WAUKESHA – If history is your thing, you’ll love peeking behind the gates of Waukesha’s oldest sites as part of the city’s 125th anniversary celebrations.
More than that, Waukesha Unlocked, a 60-stop event aided by free bus rides across town on Saturday and Sunday, features a variety of businesses, churches and schools, and public attractions, most involving guided tours.
It also gives access to historic sites and businesses not always open to the public.
“The idea behind ‘Unlocked’ is that it’s your chance to see all of these (sites) that you wouldn’t normally have access to,” said Rebecca Pederson, deputy mayor and city administrator and one Planners of the Largest Birthday Party. “For example, some of the manufacturing facilities, even churches, where you might not always be able to enter.”
Even some public sites, like the Clean Water Plant on Sentry Drive, don’t allow unauthorized access, Pederson said.
“You get more information or a behind-the-scenes look,” she said, noting that each site is responsible for conducting the tours and presenting the background summaries.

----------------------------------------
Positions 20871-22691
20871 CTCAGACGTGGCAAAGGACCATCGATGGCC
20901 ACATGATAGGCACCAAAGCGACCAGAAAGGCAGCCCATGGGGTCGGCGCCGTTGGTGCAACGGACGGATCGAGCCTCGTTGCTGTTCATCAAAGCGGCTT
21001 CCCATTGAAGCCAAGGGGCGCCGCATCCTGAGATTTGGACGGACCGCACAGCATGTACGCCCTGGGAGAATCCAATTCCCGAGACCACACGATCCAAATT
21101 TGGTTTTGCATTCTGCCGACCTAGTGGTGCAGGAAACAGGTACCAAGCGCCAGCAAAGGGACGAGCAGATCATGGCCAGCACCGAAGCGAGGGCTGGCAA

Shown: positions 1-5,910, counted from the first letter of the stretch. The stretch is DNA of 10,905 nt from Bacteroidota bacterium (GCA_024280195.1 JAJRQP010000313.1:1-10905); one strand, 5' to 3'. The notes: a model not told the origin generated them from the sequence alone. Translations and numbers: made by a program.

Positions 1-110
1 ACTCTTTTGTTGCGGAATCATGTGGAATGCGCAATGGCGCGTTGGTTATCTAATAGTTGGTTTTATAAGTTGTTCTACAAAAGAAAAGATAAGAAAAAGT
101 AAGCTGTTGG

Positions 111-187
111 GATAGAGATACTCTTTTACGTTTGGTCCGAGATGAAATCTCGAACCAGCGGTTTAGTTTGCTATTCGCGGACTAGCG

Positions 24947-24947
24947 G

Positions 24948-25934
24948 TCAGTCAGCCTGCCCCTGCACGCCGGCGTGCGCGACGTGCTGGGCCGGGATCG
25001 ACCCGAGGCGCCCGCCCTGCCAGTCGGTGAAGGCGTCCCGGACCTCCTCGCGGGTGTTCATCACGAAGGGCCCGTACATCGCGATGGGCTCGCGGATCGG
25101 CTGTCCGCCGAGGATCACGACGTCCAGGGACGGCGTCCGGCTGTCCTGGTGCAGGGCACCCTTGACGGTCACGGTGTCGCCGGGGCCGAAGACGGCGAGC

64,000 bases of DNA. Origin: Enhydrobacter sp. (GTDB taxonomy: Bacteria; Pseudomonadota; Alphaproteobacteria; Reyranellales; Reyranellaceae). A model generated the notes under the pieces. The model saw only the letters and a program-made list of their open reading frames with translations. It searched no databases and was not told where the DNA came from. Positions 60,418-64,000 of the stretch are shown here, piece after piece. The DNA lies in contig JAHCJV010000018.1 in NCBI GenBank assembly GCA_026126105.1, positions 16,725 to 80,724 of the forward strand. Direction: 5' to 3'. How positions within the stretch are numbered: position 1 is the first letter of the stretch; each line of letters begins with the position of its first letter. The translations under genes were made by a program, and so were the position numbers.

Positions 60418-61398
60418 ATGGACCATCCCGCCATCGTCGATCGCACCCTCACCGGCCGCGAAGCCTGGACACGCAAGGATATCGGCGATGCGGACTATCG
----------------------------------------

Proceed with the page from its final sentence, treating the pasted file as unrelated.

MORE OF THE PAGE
Unlocked appears to be modeled after a similar event called Doors Open in Milwaukee.
A full list of venues included in the citywide event is available on the city’s website, including links that provide a summary of each location and what to expect during the event. Not all sites are available on both days, so check out the brochure or links for what interests you.
But here’s a list of some highlights from this weekend’s vast showcase:
Fittingly enough, Waukesha Unlocked includes six locations selected for their historical significance, two of which residents cannot visit on a regular basis.
The Andrew Frame House, 507 N. Grand Ave., is one such site. The Italianate house near Waukesha Public Library and Les Paul College is quite familiar from the outside, but the Frame family, who have restored the 19th-century residence in recent years, don’t often open their doors. to the public. It was home to one of the city’s early rulers, Andrew Frame, a renowned banker.